Discovery Platforms

Kinase Platform
Kinases are one of the most important drug target classes in several therapeutic areas, and particularly in Oncology, with >30 drugs already approved for a wide variety of solid tumors and leukemias, and an impressive number of molecules in clinical development. Despite exponential progress in the last 15 years, it is commonly recognized that the full potential of kinase pharmacological inhibition is still to be harvested, as more knowledge is generated on the physiological and pathological role of the 500+ components of this family of enzymes.


The Kinase Platform at NMS
Pioneering the early recognition of the relevance of kinases for personalized anticancer therapy, NMS has developed a dedicated infrastructure, called the Kinase Platform, to leverage kinase-targeted chemistry and biology investments across multiple targets of this family.

The platform is founded on the Kinase-Targeted Library (KTL), a proprietary collection of about 100,000 molecules designed to interact with kinases and other purine-binding enzymes, with a strong IP broadly covering the kinase inhibitors chemical space. The KTL library has been tested against multiple kinase targets over time, proving to be an optimal starting point for hit identification and initial SAR generation. The library is incrementally expanded over time with the support of crystallography and modeling approaches, which are also applied to improve the Hit affinity and selectivity for specific targets. This chemical asset is complemented by a broad panel of biochemical assays, including the Kinase Selectivity Screening (KSS), a panel of >100 automated biochemical kinase assays, and several cellular assays that allow us to rapidly and efficiently generate the biochemical and pharmacological profiles of the Hit and Lead compounds. We have also assembled a collection of potent inhibitors designed to probe the different kinome members and use this compound set in cellular assays for new target identification and drug repositioning in disease-specific contexts.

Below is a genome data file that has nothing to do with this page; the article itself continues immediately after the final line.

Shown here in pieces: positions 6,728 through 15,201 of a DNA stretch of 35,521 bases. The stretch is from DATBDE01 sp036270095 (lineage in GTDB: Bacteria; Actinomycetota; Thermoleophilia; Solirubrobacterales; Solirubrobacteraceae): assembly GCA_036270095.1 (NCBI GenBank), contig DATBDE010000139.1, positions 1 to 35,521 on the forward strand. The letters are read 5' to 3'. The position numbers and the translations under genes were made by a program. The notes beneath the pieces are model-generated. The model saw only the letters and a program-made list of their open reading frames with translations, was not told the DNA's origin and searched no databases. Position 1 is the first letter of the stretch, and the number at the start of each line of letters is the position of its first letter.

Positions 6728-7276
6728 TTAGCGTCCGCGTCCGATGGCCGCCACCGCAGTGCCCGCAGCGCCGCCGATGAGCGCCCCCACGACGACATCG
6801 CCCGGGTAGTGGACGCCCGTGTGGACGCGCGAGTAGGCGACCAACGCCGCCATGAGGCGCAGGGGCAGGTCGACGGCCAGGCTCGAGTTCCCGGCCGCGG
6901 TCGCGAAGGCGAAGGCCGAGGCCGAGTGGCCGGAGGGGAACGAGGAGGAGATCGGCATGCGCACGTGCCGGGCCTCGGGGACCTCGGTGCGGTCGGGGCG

Leveraging the Kinase Platform
The kinase platform has already delivered potent and selective kinase inhibitors that are currently in clinical development, followed by several advanced preclinical projects. In order to continue to harvest the therapeutic potential of the kinase family, we apply different approaches for the identification and validation of novel targets, from large scale genomic and bioinformatics based kinase expression data and mutation analysis to kinome-wide siRNA screenings in different tumor cell lines.

We are committed to continue capitalizing upon our well proven knowledge and expertise in kinase chemistry and biology for the rapid and efficient advancement of a broad portfolio of preclinical and clinical kinase inhibitor programs in key areas of interest in Oncology and Oncoimmunology.


The ADC Payload Platform